In this test we use 100% on the CPU cores, monitoring their frequencies and chip temperature. The first column shows a computer’s reaction to a short load (2-10 seconds), the second column simulates a serious task (between 15 and 30 seconds), and the third column is a good indicator of how good the laptop is for long loads such as video rendering.

Average core frequency (base frequency + X); CPU temp.

AMD Ryzen 7 5800H (45W TDP) 0:02 – 0:10 sec 0:15 – 0:30 sec 10:00 – 15:00 min
ASUS ROG Zephyrus Duo 15 SE (GX551) 3.93 GHz (B+23%) @ 81°C 3.82 GHz (B+19%) @ 86°C 3.78 GHz (B+18%) @ 93°C
ASUS TUF A17 (FA706) 2021 3.42 GHz (B+7%) @ 74°C 3.34 GHz (B+4%) @ 78°C 3.35 GHz (B+5%) @ 84°C

Here, you can see that the frequencies that this processor can run at are significantly higher than that of the ASUS TUF A17 (FA706) 2021. Of course, there is a 9°C increase in the temperature at the end.

Real-life gaming

NVIDIA GeForce RTX 3070 GPU frequency/ Core temp (after 2 min) GPU frequency/ Core temp (after 30 min)
ASUS ROG Zephyrus Duo 15 SE (GX551) 1689 MHz @ 71°C @ 131W 1676 MHz @ 72°C @ 129W
ASUS ROG Strix G17 G713 1649 MHz @ 83°C @ 130W 1646 MHz @ 84°C @ 130W
ASUS TUF A17 (FA706) 2021 1440 MHz @ 74°C @ 95W 1465 MHz @ 77°C @ 95W
ASUS TUF Dash F15 (FX516) 1389 MHz @ 69°C @ 84W 1377 MHz @ 74°C @ 84W

Interestingly, this laptop manages its GPU temperatures a lot better than the ROG Strix G17 G713. More importantly, in addition to the slightly higher clock speeds, we see a decrease of 12°C of the core.

Gaming comfort

In the Turbo mode, the fans spin quite rapidly, resulting in very high noise levels. Thankfully, the weird location of the keyboard results in a lower temperature during gaming.

Verdict

Regardless of its freaky look, and inspiring features, the ROG Zephyrus Duo 15 SE (GX551) is one of the best gaming notebooks on the market right now. Some of this may be because of clever engineering. Not only because of the use of liquid metal for the CPU die, but also because the inclusion of a secondary display, that tilts towards the user, allows for more air to enter the chassis. Of course, for that to happen, the manufacturer has to do their homework. And ASUS definitely did. With the help of the additional grills beneath the ROG ScreenPad Plus, we see a decrease in GPU temperatures, compared to the ROG Strix G17 G713 by 12°C. For pretty much the same configuration, including the RTX 3070 (130W).

Needless to say, in games, you can expect crazy amounts of fps, at all the eye candy in the world. And although some of this notebook’s memory is soldered to the motherboard, you can still upgrade it via the SODIMM slot, which also results in a dual-channel memory. As for the storage – there are 2 M.2 PCIe x4 slots with RAID 0 support.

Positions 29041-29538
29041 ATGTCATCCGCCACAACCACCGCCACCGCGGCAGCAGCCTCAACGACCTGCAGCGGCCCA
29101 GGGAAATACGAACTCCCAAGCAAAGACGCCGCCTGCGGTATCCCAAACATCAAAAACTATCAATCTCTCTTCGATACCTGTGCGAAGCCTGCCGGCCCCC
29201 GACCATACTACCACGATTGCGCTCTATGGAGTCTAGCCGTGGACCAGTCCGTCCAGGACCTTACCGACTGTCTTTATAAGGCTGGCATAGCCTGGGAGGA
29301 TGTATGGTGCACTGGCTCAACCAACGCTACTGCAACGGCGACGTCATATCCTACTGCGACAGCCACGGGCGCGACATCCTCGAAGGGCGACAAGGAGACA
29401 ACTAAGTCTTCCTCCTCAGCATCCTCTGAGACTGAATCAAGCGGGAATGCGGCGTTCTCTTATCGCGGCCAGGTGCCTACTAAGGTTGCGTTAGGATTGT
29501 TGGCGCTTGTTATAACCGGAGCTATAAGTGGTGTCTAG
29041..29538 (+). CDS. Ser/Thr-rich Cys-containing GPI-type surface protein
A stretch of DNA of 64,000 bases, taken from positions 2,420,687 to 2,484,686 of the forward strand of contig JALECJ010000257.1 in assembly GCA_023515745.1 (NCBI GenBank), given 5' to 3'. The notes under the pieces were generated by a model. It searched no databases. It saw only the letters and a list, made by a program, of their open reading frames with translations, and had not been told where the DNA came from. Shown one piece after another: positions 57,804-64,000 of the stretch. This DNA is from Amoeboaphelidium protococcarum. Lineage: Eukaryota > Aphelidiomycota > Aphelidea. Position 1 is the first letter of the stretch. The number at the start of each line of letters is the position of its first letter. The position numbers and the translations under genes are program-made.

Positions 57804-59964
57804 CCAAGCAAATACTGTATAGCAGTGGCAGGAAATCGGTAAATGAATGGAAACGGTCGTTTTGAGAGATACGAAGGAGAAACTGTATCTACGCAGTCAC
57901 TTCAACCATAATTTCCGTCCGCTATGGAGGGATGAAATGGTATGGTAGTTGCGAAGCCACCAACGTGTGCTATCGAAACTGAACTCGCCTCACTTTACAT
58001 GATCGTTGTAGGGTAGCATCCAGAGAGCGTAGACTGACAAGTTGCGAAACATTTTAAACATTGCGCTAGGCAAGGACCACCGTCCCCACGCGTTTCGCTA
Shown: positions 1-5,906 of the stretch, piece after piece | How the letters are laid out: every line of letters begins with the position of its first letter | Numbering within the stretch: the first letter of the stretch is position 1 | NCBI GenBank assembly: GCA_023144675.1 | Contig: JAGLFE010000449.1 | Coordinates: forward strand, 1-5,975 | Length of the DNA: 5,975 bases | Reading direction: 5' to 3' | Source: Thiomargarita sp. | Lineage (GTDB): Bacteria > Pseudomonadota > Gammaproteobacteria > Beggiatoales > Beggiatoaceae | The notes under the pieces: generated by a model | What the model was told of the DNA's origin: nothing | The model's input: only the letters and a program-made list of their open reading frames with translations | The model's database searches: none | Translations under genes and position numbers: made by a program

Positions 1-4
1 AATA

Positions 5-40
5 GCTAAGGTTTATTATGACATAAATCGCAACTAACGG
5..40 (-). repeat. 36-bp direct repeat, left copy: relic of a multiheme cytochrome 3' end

ASUS ROG Zephyrus Duo 15 SE (GX551) obviously has two panels. In our configuration, both of them have 1920 pixels horizontally, where the main has 1080, and the ROG ScreenPad Plus has half of them – 540. Its 300Hz main panel (Sharp LQ156M1JW25 (SHP152C)) has a good contrast ratio, comfortable viewing angles, and basically full sRGB coverage. Also, its backlight doesn’t flicker. Thankfully, our Gaming and Web design profile makes the colors match the sRGB standard with great accuracy. This will be extremely useful for professionals, and content creators, who are part of this notebook’s target group. Not to mention the quick response time of the pixels, which combined with the 300Hz refresh rate results in a silky smooth image.

As for the secondary display, there can be quite a lot of use cases. Personally, we feel that it is a lot better for productivity tasks, like video editing, or 3D rendering, where you can map your timeline, texture packs, or pretty much whatever you want. In games, the scenarios are also vast, but we doubt that this will make you a better gamer if you know what we mean.

In terms of battery life, we got about 9 hours and a half of Web browsing and just over 10 hours of video playback. Keep in mind that these results are with the secondary display turned off, so expect this time to drop considerably if you want the ScreenPad Plus working, as well.

Also, it’s worth mentioning that the I/O here is excellent. It also includes a MicroSD card reader, and we can forgive it for lacking Thunderbolt, because of Intel…

However, there is something that constantly made our experience worse… the input devices. Unfortunately, the keyboard has a pretty short key travel, and its location is very uncomfortable for gaming. Also, despite the brilliant response of the touchpad, its aspect ratio just isn’t meant to work with a 16:9, or any horizontally-aligned display.

Nevertheless, if you attach a set of keyboard and a mouse, your experience will exponentially increase. But yet, this introduces implications to the equation, as it kind of breaks the idea behind the laptop.

Tell us in the comments, if you have experience with devices with such keyboard locations. Do you find it game-breaking, or it is just us nitpicking?

Pros

  • Up to 130W RTX 3080
  • There are two M.2 PCIe slots with RAID 0 support + it supports Wi-Fi 6/li>
  • Covers 99.5% of the sRGB color gamut and has accurate color representation with our Gaming and Web design profile (Sharp LQ156M1JW25)
  • Snappy 300Hz panel with quick response times (Sharp LQ156M1JW25)
  • Both panels are PWM-free
  • Exceptional performance
  • ROG ScreenPad Plus adds some productivity enhancement
  • Good battery life

Cons

  • The secondary display brings additional weight
  • Uncomfortable keyboard and touchpad location

You can check the prices and configurations in our Specs System: https://laptopmedia.com/series/asus-rog-zephyrus-duo-15-gx551/